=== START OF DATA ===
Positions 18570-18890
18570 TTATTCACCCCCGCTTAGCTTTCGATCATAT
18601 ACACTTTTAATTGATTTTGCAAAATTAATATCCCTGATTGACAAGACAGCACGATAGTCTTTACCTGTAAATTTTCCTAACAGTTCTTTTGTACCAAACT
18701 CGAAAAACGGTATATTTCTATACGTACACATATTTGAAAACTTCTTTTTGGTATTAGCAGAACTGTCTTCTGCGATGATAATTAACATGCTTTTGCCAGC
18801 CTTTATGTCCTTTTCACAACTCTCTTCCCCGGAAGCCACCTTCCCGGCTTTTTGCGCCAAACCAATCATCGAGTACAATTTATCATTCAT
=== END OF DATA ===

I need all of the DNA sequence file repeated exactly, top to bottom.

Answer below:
Positions 18570-18890
18570 TTATTCACCCCCGCTTAGCTTTCGATCATAT
18601 ACACTTTTAATTGATTTTGCAAAATTAATATCCCTGATTGACAAGACAGCACGATAGTCTTTACCTGTAAATTTTCCTAACAGTTCTTTTGTACCAAACT
18701 CGAAAAACGGTATATTTCTATACGTACACATATTTGAAAACTTCTTTTTGGTATTAGCAGAACTGTCTTCTGCGATGATAATTAACATGCTTTTGCCAGC
18801 CTTTATGTCCTTTTCACAACTCTCTTCCCCGGAAGCCACCTTCCCGGCTTTTTGCGCCAAACCAATCATCGAGTACAATTTATCATTCAT